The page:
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    Default China Tests Missile With 10 Warheads


    China Tests Missile With 10 Warheads

    January 31, 2017
    By Bill Gertz



    China flight tested a new variant of a long-range missile with 10 warheads in what defense officials say represents a dramatic shift in Beijing's strategic nuclear posture.

    The flight test of the DF-5C missile was carried out earlier this month using 10 multiple independently targetable reentry vehicles, or MIRVs. The test of the inert warheads was monitored closely by U.S. intelligence agencies, said two officials familiar with reports of the missile test.

    The missile was fired from the Taiyuan Space Launch Center in central China and flew to an impact range in the western Chinese desert.

    No other details about the test could be learned. Pentagon spokesman Cmdr. Gary Ross suggested in a statement the test was monitored.

    "The [Defense Department] routinely monitors Chinese military developments and accounts for PLA capabilities in our defense plans," Ross told the Washington Free Beacon.

    The test of a missile with 10 warheads is significant because it indicates the secretive Chinese military is increasing the number of warheads in its arsenal.

    Estimates of China's nuclear arsenal for decades put the number of strategic warheads at the relatively low level of around 250 warheads.

    U.S. intelligence agencies in February reported that China had begun adding warheads to older DF-5 missiles, in a move that has raised concerns for strategic war planners.



    Uploading Chinese missiles from single or triple warhead configurations to up to 10 warheads means the number of warheads stockpiled is orders of magnitude larger than the 250 estimate.

    Currently, U.S. nuclear forces—land-based and sea-based nuclear missiles and bombers—have been configured to deter Russia's growing nuclear forces and the smaller Chinese nuclear force.

    Under the 2010 U.S.-Russian arms treaty, the United States is slated to reduce its nuclear arsenal to 1,550 deployed warheads.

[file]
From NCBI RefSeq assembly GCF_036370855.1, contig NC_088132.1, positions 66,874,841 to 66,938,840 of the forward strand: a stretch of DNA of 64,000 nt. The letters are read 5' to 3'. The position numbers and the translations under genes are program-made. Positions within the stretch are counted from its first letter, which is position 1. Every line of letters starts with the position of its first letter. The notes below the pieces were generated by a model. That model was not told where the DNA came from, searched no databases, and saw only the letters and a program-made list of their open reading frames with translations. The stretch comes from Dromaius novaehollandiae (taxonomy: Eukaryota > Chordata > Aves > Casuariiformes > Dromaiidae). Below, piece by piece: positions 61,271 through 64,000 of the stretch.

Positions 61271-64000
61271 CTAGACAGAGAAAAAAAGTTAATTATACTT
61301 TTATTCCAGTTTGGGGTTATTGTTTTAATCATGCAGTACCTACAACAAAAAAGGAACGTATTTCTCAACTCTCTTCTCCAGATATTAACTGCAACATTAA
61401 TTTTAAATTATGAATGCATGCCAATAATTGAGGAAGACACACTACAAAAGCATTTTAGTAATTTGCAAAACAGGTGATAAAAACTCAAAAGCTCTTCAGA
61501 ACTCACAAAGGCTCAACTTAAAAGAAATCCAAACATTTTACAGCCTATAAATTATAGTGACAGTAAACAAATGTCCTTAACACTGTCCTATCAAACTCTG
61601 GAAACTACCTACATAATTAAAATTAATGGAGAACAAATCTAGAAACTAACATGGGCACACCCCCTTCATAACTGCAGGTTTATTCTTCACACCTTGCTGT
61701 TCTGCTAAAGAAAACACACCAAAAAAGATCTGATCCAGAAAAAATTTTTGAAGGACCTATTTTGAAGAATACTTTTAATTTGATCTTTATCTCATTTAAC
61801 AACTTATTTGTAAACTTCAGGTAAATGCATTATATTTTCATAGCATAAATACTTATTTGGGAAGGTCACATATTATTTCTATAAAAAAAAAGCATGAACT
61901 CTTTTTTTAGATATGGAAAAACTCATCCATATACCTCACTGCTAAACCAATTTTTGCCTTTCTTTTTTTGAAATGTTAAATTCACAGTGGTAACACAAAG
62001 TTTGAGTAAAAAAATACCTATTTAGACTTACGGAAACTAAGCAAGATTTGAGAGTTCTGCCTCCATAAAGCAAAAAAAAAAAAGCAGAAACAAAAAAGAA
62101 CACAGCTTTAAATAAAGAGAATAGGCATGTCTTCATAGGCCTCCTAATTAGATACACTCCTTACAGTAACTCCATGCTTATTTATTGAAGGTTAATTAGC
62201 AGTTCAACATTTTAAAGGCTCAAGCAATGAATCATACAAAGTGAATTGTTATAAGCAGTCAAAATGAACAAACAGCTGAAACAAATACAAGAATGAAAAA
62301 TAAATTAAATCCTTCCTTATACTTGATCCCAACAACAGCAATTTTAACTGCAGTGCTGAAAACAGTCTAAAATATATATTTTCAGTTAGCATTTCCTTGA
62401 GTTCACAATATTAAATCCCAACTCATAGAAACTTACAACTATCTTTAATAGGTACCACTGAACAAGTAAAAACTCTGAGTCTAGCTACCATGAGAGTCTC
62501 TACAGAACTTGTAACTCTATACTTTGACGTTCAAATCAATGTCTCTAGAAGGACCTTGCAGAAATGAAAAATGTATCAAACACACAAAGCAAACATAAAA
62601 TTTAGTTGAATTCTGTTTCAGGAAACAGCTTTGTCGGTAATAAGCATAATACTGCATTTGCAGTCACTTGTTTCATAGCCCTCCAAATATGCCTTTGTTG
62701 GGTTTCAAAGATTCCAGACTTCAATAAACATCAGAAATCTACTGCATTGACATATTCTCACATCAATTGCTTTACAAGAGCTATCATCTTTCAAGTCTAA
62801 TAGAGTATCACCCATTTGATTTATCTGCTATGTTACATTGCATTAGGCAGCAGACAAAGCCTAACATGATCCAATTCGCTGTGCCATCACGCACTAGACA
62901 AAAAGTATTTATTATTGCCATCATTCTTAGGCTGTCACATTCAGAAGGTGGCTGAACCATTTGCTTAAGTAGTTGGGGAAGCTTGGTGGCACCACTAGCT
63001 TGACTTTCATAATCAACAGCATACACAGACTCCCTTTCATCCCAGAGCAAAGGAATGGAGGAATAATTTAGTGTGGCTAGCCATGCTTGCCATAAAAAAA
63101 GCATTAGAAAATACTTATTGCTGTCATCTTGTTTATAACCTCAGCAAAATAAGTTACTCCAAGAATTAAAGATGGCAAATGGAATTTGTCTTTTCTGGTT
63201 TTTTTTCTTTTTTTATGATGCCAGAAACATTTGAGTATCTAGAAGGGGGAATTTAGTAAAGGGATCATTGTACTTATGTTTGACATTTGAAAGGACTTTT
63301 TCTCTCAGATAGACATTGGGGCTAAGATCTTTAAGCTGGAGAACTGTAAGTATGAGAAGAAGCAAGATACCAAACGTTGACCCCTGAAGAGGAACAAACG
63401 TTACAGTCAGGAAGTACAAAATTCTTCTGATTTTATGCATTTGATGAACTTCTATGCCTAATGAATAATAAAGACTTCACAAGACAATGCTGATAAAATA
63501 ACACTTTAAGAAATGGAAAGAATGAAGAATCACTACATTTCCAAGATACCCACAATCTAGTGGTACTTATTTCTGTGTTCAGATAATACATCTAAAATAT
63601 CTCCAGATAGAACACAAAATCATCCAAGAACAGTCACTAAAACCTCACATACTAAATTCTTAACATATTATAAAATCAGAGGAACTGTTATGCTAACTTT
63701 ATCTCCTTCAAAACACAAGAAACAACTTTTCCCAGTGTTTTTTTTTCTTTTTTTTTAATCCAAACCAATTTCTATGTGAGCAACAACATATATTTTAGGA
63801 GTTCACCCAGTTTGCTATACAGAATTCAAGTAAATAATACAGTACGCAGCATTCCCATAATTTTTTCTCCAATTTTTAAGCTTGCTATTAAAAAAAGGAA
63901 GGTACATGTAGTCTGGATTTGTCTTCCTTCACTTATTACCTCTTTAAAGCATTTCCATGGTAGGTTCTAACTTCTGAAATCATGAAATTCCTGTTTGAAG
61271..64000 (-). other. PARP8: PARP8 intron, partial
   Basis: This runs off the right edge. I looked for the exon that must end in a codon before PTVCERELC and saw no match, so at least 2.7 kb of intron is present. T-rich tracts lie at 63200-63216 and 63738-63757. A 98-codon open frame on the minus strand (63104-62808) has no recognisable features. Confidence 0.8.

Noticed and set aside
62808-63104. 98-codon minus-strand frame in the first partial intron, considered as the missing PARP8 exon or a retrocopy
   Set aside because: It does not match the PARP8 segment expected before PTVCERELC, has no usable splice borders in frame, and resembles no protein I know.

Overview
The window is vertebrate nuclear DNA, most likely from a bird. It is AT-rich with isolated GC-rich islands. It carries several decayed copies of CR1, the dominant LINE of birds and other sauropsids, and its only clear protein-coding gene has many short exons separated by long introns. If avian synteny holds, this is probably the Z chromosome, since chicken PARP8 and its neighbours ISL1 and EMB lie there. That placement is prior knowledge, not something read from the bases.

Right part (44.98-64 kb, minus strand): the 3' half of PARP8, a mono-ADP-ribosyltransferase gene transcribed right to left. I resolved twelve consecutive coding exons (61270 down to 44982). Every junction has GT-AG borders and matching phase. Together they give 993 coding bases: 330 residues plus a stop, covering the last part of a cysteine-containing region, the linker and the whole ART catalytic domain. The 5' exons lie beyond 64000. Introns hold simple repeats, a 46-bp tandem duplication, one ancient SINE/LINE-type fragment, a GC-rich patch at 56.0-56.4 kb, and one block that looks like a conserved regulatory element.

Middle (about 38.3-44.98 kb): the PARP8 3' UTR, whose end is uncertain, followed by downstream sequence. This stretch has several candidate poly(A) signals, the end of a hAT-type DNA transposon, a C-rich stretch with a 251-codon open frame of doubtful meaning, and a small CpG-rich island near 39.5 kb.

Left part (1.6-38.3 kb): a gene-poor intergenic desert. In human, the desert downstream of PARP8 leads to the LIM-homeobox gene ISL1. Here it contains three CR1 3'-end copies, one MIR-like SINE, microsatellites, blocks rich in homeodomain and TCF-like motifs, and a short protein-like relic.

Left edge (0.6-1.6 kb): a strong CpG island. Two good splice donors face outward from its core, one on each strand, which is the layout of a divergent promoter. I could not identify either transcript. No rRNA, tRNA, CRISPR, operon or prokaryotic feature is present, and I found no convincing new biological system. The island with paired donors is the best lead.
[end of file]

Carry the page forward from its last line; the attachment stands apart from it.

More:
A boost in the Chinese nuclear arsenal to 800 or 1,000 warheads likely would prompt the Pentagon to increase the U.S. nuclear warhead arsenal by taking weapons out of storage.

    The new commander of the U.S. Strategic Command, Air Force Gen. John Hyten, stated during a Senate confirmation hearing in September that he is concerned about China's growing nuclear arsenal.

    "I am fully aware that China continues to modernize its nuclear missile force and is striving for a secure second-strike capability," Hyten told the Senate Armed Services Committee.

    "Although it continues to profess a ‘no first use' doctrine, China is re-engineering its long-range ballistic missiles to carry multiple nuclear warheads and continues to develop and test hyper-glide vehicle technologies," Hyten added.

    "These developments—coupled with a lack of transparency on nuclear issues such as force disposition and size—may impact regional and strategic stability and are cause for continued vigilance and concern."

    The 10-warhead missile test comes amid heightened tensions with China. State-run media in recent weeks has carried reports calling for China to expand its nuclear forces. A broadcast report showed that new long-range mobile missiles could strike the entire United States.

    The Chinese state television channel CCTV-4 last week broadcast nuclear threats, including graphics showing new DF-41 missiles deployed in northern China and graphics showing the missiles' strike path into the United States. The Jan. 25 broadcast included a graphic of a 10-warhead MIRV bus for the DF-41.



    The Chinese Communist Party propaganda newspaper Global Times, known for its anti-U.S. stance, issued stark calls for China to build up its nuclear arsenal for use against the United States. On Jan. 24, the newspaper said China's strategic forces "must be so strong that no country would dare launch a military showdown."

    "China must procure a level of strategic military strength that will force the U.S. to respect it," the newspaper said.

    The same state-run organ criticized President Donald Trump in an article on Dec. 8 and said China should use its wealth "to build more strategic nuclear arms and accelerate the deployment of the DF-41 intercontinental ballistic missile."

    "We need to get better prepared militarily regarding the Taiwan question to ensure that those who advocate Taiwan's independence will be punished, and take precautions in case of U.S. provocations in the South China Sea," the newspaper said.

    China conducted a flight test of the DF-41 in April.

    Trump in December called for boosting America's aging nuclear arsenal.

    "The United States must greatly strengthen and expand its nuclear capability until such time as the world comes to its senses regarding nukes," he stated in a tweet.

    Military analysts said the large number of warheads is unusual for the Chinese nuclear program.

    Rick Fisher, an analyst with the International Assessment and Strategy Center, said the multi-warhead missile test appears to be aimed at sending a signal to the new Trump administration.

    Trump has tangled with China in opposing its military buildup on disputed South China Sea islands and on U.S. policy toward Taiwan, which Beijing regards as a renegade province and not an independent country.

    White House spokesman Sean Spicer said the United States is prepared to block China's access to reclaimed islands he said are located in international waters and not China's sovereign maritime domain.